Determining Plan Assets
Pension Plan Disclosures
Analysis of Retirement Plans
WHY ARE PENSIONS IMPORTANT?
Societal Implications of Retirement Benefits
Social Significance – Who is responsible…
Pension and health care benefits provider to states and local government
employees are emsiderally broader in coverage and more geneous compared
with those for private sector emp;oyes. According to the bureau of labor
statistic’s employee compensation survey (March 2010), 84 percent of all
state and local government employees had access to a defined retirement
plan, 29 percent to a defined contribution retirement plan, and 23 percent to
both types of plans during 2009. 59…
Fundamentals of Pension Accounting
In applying accrual accounting to pensions, this Statement retains three fundamental aspects of past pension accounting: delaying recognition of certain events, reporting net cost, and offsetting liabilities and assets. Those three features of practice have shaped financial reporting for pensions for many years, although they have been neither explicitly addressed nor widely understood, and they conflict in some respects with accounting principles applied elsewhere…
In a defined contribution plan, the employer agrees to contribute a certain sum each period based on a formula.
IFRS: Pension expense = CSC +/- PSC (amortized over vesting period)
ASPE: Pension expense = CSC +/- PSC (amortized over rational systematic way)
A defined benefit plan defines the benefits that the employee will receive at the time of retirement.
Defined Benefit Obligation (DBO): BGN + CSC + interest (opening adjusted* balance x discount rate) +/- PSC + actuary’s losses (change…
generous pension and health-care promises that are no longer affordable.
The problem has been decades in the making. It has always been easier for politicians to promise generous retirement benefits to public servants than to raise their wages. The bill for jam today falls due immediately; the bill for jam tomorrow can be delayed for decades.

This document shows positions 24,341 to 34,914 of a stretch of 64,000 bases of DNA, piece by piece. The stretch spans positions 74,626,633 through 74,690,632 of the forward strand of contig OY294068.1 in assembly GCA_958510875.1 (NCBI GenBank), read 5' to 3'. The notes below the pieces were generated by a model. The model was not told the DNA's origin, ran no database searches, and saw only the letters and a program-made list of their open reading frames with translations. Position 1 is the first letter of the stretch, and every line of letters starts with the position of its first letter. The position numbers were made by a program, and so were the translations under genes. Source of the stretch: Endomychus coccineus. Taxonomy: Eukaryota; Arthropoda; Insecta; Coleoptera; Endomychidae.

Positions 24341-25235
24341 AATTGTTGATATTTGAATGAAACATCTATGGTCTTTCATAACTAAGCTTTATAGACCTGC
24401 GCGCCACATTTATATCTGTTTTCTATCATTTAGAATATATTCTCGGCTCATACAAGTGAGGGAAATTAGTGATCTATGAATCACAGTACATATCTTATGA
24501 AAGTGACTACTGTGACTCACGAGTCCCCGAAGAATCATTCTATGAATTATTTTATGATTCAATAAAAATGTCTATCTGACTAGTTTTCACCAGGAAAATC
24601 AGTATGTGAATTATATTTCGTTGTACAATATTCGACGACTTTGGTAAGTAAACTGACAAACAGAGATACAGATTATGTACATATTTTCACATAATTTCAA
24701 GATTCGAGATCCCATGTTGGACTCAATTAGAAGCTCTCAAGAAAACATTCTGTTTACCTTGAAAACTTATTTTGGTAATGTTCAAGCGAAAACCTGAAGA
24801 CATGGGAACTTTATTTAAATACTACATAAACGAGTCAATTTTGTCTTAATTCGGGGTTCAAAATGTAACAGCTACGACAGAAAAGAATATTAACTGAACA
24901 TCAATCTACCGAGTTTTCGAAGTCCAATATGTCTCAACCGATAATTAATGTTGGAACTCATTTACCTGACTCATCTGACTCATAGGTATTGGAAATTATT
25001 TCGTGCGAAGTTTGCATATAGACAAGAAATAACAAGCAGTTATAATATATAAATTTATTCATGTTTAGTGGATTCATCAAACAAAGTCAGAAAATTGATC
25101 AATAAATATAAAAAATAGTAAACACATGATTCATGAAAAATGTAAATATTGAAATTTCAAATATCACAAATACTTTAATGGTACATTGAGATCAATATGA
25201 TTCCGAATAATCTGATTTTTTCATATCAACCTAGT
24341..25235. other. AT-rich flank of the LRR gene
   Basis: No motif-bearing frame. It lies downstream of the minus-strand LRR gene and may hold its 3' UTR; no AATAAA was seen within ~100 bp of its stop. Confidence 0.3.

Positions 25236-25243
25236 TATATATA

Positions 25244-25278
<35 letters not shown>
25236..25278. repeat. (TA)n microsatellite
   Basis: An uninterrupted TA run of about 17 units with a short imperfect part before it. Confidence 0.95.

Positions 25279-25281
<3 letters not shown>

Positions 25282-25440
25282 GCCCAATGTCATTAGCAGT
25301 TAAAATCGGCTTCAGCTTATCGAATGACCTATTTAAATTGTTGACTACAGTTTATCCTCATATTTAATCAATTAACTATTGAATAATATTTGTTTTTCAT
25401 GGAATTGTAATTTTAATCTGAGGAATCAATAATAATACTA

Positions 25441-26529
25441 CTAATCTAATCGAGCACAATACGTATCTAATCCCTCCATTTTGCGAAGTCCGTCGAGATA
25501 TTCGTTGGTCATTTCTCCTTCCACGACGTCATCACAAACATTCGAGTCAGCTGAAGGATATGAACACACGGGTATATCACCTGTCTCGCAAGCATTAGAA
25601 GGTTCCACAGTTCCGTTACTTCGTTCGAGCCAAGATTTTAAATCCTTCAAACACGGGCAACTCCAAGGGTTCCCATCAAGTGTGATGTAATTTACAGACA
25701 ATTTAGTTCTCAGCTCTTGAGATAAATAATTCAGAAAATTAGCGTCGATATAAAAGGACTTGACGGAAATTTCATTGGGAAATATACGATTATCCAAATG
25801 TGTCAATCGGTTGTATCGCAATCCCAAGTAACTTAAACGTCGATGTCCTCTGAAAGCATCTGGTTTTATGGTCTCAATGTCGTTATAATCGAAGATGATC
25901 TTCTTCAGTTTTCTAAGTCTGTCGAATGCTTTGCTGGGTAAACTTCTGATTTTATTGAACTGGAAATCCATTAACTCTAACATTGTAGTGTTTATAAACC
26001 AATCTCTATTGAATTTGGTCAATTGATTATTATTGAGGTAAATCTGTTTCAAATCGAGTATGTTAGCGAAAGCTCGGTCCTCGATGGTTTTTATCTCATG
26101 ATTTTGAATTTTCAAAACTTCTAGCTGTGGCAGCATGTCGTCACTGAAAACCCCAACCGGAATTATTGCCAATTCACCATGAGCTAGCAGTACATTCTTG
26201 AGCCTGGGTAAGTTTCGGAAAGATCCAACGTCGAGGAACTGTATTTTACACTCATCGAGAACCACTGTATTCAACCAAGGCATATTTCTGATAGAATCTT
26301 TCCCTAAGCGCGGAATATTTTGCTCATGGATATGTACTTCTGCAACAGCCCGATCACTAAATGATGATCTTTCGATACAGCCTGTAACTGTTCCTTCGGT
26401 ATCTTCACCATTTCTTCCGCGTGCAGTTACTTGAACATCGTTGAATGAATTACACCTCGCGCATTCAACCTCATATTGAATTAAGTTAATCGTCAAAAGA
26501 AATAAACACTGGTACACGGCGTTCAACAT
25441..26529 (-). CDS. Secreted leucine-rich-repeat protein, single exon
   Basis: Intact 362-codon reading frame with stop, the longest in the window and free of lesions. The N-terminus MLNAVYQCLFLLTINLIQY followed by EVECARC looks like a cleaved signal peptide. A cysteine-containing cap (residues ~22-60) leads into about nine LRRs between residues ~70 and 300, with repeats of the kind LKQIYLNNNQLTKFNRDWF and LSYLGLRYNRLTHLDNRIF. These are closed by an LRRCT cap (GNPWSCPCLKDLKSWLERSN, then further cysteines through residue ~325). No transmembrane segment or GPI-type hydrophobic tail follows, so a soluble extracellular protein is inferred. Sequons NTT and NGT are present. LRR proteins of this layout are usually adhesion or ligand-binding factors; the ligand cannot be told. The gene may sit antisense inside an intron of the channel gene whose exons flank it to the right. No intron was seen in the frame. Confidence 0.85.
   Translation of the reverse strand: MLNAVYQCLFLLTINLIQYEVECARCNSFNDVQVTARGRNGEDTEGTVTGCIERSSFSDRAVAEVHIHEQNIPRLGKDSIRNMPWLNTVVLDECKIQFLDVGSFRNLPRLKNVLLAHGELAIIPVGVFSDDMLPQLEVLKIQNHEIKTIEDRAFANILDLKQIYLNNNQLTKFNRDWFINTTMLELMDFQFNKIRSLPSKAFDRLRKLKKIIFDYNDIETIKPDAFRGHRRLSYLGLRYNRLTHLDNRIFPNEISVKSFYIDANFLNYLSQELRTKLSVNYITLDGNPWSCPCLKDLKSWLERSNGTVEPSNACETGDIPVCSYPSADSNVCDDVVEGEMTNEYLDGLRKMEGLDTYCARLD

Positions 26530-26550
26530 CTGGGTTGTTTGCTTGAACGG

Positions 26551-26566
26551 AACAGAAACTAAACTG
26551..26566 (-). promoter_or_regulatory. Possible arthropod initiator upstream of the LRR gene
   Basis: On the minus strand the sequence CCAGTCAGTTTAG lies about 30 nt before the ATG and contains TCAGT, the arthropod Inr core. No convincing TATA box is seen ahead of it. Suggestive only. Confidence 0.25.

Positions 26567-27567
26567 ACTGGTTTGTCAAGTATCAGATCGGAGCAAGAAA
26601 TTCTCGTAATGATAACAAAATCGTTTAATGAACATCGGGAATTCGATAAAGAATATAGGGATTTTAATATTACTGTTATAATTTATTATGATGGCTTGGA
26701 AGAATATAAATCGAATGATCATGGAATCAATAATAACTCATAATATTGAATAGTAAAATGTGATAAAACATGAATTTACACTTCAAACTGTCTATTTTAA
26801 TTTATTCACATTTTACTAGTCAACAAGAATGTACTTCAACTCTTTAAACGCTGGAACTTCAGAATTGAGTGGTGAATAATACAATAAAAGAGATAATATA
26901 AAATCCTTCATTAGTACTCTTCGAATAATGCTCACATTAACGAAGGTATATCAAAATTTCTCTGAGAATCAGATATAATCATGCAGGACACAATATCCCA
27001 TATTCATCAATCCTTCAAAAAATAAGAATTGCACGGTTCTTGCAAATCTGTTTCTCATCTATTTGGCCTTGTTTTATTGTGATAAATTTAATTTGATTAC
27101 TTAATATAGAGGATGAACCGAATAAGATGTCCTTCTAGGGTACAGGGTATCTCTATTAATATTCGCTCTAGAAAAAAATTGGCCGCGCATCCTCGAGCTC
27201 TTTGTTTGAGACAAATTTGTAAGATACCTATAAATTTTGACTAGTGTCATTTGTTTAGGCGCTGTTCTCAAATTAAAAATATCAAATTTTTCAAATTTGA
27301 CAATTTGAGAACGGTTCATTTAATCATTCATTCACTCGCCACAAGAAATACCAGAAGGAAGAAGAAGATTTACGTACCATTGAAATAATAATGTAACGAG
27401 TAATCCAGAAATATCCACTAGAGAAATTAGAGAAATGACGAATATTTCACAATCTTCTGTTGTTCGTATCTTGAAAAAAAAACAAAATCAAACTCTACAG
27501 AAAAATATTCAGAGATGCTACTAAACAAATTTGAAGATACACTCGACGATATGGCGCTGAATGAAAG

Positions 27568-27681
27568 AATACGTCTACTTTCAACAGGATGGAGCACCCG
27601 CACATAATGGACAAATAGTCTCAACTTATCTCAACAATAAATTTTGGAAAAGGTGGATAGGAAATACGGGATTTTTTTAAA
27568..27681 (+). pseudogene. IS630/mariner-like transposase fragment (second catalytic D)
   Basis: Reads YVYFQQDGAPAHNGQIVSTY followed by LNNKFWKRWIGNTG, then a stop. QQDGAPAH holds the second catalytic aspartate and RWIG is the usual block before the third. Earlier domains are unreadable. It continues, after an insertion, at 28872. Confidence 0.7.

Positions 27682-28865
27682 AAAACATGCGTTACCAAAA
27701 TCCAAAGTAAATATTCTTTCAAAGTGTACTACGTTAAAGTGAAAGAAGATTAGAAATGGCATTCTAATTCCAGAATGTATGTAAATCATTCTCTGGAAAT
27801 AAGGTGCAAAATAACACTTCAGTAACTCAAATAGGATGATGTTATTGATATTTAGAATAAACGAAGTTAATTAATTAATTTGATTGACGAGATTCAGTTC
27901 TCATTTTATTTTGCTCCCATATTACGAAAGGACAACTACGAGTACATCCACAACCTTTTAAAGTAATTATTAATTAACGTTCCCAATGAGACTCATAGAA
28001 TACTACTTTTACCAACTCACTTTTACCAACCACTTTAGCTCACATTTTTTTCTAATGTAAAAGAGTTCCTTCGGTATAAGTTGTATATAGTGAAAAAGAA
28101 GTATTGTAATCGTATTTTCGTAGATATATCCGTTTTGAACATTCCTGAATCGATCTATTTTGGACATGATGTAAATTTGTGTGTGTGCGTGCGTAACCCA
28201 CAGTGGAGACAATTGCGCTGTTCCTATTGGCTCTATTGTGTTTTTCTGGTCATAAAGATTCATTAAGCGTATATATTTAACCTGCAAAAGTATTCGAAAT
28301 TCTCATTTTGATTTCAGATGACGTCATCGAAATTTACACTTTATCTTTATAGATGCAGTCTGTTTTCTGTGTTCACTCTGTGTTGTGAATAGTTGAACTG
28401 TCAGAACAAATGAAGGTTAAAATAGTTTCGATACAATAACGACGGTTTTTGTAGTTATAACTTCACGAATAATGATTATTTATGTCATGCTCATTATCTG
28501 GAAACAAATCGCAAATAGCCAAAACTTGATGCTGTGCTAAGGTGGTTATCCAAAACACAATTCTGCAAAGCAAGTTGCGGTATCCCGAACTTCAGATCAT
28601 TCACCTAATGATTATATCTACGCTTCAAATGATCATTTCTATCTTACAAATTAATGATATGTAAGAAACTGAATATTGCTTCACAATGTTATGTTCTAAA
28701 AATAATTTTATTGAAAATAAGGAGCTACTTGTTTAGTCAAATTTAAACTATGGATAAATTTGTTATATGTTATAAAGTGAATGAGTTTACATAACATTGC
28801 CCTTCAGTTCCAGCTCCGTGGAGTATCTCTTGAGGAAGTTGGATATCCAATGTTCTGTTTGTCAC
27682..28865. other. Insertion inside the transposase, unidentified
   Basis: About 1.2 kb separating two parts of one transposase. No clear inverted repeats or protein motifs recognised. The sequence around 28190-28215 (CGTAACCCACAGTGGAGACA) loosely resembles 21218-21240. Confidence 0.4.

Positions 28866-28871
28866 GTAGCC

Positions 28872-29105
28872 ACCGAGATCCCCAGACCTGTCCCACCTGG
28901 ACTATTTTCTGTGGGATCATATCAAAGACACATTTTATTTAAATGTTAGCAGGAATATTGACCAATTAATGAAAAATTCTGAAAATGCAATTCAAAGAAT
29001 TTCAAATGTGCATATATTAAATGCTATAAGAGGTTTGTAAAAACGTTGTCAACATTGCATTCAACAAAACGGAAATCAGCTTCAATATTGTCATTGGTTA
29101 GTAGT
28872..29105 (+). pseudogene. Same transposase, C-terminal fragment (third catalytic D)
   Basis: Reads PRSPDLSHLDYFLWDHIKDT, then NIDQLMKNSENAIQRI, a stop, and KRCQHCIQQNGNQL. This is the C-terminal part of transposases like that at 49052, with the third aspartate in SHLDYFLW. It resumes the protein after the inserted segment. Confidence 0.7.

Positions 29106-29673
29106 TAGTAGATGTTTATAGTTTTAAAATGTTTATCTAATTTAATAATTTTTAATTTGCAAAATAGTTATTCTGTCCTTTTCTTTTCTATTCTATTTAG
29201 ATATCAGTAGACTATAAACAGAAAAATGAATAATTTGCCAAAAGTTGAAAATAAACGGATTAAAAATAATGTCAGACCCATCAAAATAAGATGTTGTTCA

The same mindset once caused Detroit’s big three carmakers to strike deals with workers whereby they could retire as young as 48 with gold-plated pension and health-care…
out these operations greatly vary. These variances in business model led the analysis to focus on earnings from operations, operations costs, balance sheet analysis, cash flow analysis, inventory accounting, debt financing, retirement plans and benefits, and stock options.
Of the differences that were explored, it was their level of conservatism that most separated these two companies. Walgreens chooses a more conservative approach to their operations by growing organically, while CVS assumes…
San Diego Pension Dials Up the Risk to Combat a Shortfall
San Diego County's Pension Manager Is Extreme Example of Those Using Leverage to
Aug. 13, 2014 8:06 p.m. ET
A large California pension manager is using complex derivatives to supercharge its bets as it
looks to cover a funding shortfall and diversify its holdings.
The new strategy employed by the San Diego County Employees Retirement Association is
complicated and potentially risky, but officials…
section of our annual report and the Letter to Investors discloses all financial data relevant to the merger.
Note 8: Lease Obligations
ABC Company and all subsidiary companies have current lease obligations that are contained in one lease. ABC Company recognizes the lease as an operating lease and has accounted for the lease through the appropriate expensing. The lease obligations are recognized in each subsidiary's financial statements as a capital lease and related assets are treated as asset purchases…
the “blue flu”.
The whole thing started on May 28, 2014 when Tennessee Governor Bill Haslam signed the Pension Reform Law. For those who do not know, a pension is; “A regular payment made during a person’s retirement from an investment fund to which that person or their employer has contributed during their working life” (“Pension”, 2014, paragraph 1). To protect the government employees’ pensions, the new law requires all local government entities to make their yearly payments in full (Sells, 2014)…